“The Two Brothers” Archetypes
Archetypes are found in all tales books, or poems alike, they are a way to make the story more interesting, and the fairy tales written by the Grimm’s brothers implement many archetypes in their stories. An archetype is like an original example of something, like a movie script before it is edited (Bennett). In the tale of “The Two Brothers,” it is about two brothers that grew up with their adopted father who taught them to be huntsmen. The two brothers split paths after journeying out into the world looking for adventures and went about completing quests. The brothers cross paths once again after the brother who is the king was saved by the other brother from an evil witch in a forest, and they go on living the rest of their lives. “The Two Brothers,” written by Jacob and Wilhem Grimm, illustrates archetypes such as the explorer, the trickster, and the task.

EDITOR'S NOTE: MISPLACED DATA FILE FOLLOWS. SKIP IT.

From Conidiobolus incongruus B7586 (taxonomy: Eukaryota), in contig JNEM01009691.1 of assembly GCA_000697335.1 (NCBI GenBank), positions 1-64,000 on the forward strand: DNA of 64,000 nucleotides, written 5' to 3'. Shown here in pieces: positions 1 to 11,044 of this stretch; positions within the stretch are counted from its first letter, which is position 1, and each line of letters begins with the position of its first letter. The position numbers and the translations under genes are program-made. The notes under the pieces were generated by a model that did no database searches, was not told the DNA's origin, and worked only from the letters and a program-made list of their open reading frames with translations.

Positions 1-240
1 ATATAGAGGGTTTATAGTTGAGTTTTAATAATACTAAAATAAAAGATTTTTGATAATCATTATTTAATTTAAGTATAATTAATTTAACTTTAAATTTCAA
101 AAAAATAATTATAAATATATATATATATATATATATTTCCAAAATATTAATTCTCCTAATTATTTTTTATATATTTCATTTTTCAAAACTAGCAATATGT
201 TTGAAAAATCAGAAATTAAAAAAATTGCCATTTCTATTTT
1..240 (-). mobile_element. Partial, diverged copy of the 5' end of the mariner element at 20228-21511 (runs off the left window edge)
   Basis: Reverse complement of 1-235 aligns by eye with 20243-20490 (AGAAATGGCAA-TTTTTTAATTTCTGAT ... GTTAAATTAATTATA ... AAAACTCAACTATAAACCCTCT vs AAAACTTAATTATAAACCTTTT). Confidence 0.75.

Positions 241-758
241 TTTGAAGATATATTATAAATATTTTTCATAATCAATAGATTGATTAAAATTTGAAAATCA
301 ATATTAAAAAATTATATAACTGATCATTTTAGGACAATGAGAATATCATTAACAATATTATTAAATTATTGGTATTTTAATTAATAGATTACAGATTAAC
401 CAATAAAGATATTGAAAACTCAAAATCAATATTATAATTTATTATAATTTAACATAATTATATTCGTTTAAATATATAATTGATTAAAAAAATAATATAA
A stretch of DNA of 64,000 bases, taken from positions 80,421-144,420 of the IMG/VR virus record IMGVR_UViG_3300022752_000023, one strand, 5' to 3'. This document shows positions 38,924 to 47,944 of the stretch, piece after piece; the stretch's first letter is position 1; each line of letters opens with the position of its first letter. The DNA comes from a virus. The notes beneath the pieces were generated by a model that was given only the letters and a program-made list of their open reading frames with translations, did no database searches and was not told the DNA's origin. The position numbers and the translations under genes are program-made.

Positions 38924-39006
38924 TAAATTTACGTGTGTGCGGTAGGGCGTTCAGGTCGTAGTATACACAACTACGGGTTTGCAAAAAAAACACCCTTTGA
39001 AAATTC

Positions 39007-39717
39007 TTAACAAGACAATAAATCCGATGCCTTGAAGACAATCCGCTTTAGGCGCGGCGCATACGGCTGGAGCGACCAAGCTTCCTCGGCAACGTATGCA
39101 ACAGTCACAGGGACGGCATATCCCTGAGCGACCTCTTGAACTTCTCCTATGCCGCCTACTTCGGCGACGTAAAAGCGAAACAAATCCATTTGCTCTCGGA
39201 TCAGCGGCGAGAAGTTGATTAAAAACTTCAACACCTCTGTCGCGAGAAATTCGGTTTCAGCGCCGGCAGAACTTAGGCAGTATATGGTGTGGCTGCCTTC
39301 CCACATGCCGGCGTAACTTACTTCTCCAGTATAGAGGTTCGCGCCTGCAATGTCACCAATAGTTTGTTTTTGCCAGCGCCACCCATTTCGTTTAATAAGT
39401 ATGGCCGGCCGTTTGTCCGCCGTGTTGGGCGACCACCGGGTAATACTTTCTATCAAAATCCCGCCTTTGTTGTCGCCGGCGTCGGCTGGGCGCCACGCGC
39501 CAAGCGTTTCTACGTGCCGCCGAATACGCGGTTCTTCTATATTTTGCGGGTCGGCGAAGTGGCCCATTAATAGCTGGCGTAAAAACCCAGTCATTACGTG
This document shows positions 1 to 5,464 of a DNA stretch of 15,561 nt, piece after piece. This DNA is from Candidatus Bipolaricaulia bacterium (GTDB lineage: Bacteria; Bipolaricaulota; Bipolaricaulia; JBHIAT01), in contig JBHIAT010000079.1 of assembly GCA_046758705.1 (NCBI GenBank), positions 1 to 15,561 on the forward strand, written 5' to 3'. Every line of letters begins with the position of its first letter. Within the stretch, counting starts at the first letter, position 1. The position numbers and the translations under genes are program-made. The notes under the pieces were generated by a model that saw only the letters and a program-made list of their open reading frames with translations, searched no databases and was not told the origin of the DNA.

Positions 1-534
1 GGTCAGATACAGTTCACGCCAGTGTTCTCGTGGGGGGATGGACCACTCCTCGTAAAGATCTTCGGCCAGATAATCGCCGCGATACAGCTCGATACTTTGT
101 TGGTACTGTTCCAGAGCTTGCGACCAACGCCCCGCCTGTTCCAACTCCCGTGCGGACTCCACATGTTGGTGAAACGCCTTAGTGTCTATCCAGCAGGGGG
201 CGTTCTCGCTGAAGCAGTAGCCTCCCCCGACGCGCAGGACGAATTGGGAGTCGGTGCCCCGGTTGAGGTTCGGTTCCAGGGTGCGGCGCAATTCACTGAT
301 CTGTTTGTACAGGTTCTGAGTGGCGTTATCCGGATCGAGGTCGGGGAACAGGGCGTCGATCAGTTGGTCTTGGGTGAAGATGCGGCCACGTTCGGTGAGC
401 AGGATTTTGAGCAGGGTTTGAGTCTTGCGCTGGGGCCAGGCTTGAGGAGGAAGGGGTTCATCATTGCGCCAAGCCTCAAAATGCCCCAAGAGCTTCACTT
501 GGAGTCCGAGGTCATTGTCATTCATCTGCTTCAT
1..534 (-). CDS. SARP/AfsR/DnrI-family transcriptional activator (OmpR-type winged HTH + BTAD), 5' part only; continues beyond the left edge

The explorer is represented by the two brothers in the tale of “The Two Brothers” through their characteristcs they express throughout the story. The explorer is a character in the story that wanders aimlessly and tries new things through trying to climb the ladder of success to looking for spiritual guidance, which both brothers show in the tale (Nilsen & Nilsen). This archetypes, the explorer, has not just been used in Grimms’ Tales, but in other books and short stories from even other genres as well. A good example of an explorer would be Lancelot from First Knight, as he journeys throughout the lands not really knowing where he is going or what he is doing, completing various tasks and quests as he goes along. For instance, one of the brothers is telling the huntsman what they wish to do now that they have finished their training; “We have now finished learning, and we must prove ourselves in the world, so allow us to go away and travel.” This suggests that the brothers want to explore the world trying new and different things. This is important to the explorer...
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